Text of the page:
As you can see from the breakdown above, different types of ATV batteries have different lifespans. On average, a flooded lead acid ATV battery will last you between two and three years. An AGM battery averages out to between three and five years. Lithium iron phosphate batteries outperform the other two types and are capable of lasting as long as eight to ten years. Keep in mind that these are averages and there are a number of additional factors that affect the life expectancy of an ATV battery, including how the battery is stored, how well it is maintained and what climate the battery is used in.
How Do I Charge My ATV Battery?
ATVs have their own built-in charging systems, however the current they provide isn’t very high. Because of this, you might have to rely on an additional battery charger. When selecting a battery charger for your ATV, make sure that the model you choose is compatible with both the voltage and chemistry of your battery. The other important thing to remember is that you want to avoid under and overcharging your battery, both of which will shorten its overall lifespan. Charging times will vary between batteries and will depend on the type of charger you have.
What Kind of Charger Do I Need for an ATV Battery?
There are several different types of battery chargers available for ATV owners. The key difference between them is how they apply current. Standard chargers apply a constant amount of current, while trickle chargers apply small amounts of current designed to charge your battery over a longer period of time. When using either of these options, it’s important to monitor the charging process to avoid overcharging your battery.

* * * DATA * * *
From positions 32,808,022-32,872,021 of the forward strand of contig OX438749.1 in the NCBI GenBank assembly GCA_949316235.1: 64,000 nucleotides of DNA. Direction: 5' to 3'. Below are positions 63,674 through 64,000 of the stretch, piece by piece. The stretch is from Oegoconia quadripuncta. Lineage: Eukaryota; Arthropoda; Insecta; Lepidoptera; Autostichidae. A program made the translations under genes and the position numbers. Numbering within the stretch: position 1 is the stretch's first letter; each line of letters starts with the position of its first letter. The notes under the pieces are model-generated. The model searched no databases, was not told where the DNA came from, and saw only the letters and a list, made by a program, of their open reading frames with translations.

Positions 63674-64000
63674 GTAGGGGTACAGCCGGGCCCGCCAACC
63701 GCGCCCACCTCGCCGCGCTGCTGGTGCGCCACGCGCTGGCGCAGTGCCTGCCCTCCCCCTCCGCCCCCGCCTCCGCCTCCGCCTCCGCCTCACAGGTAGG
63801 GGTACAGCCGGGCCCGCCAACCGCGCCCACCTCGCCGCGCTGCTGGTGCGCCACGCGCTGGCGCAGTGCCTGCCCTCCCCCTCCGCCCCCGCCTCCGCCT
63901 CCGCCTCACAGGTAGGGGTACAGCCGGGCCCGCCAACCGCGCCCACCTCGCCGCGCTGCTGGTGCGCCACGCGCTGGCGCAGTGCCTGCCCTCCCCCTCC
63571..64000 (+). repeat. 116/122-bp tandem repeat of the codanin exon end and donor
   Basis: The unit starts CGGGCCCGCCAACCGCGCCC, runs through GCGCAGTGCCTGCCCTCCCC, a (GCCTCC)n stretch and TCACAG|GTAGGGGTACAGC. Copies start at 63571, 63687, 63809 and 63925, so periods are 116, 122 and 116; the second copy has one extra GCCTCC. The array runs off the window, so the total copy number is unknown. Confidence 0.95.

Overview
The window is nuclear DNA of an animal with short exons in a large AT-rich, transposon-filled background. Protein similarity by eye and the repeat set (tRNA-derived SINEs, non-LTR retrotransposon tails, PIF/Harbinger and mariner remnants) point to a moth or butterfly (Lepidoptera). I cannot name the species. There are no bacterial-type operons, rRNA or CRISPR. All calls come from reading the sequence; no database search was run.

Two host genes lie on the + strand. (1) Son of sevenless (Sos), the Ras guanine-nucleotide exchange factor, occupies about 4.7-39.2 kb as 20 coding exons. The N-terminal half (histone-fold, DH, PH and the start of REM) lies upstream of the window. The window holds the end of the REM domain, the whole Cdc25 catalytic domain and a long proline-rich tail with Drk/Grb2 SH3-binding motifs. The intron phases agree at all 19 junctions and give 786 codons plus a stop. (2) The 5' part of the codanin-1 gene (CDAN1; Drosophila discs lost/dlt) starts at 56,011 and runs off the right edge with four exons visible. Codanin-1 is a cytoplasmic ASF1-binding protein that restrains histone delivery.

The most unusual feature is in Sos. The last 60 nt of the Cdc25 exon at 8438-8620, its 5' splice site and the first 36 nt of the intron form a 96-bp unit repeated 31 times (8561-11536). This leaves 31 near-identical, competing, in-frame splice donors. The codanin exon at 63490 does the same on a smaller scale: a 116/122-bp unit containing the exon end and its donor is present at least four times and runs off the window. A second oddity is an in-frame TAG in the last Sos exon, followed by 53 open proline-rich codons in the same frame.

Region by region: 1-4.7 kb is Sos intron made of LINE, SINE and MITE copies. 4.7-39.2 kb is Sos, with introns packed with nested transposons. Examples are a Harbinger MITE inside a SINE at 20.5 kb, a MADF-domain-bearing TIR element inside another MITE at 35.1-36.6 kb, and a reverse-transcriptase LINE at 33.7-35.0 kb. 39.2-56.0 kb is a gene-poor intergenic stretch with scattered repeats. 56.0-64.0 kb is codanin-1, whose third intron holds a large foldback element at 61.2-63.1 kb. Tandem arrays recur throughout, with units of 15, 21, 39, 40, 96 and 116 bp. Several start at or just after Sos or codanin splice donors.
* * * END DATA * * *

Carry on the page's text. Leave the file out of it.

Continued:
If you’re looking for something that won’t overcharge your battery, you’ll want to pick up a battery maintainer. Battery maintainers have built-in monitoring systems that will shut them off when your battery reaches its ideal voltage, then charge them back up again once the voltage drops.
What Factors Affect the Life Expectancy of an ATV Battery?
In addition to regularly charging your battery, you’ll also want to pay attention to how you store it when it isn’t being used. It is best to store your battery fully charged in a cool, dry place. If the battery will be in storage for some time, be sure that you charge it regularly to keep it from getting too low. Battery maintainers are ideal for this purpose. Not only will they maintain your battery’s charge, you can keep them connected indefinitely without any fear of overcharging the battery.
The other factor that will determine your battery’s lifespan is climate. Excessive heat can cause the fluid inside your battery to evaporate, weakening the battery’s charge and causing plate corrosion. Freezing temperatures cause your battery’s energy capacity to drop, making it more difficult to turn over your engine and causing it to recharge much slower. Flooded batteries are particularly susceptible to severe temperatures, so if you live in a climate with extreme weather, you might want to invest in a better battery. Both AGM and lithium iron phosphate batteries perform well in high heat. Lithium batteries don’t perform well in freezing temperatures though, so if you plan on riding your ATV in winter, an AGM battery is your best choice.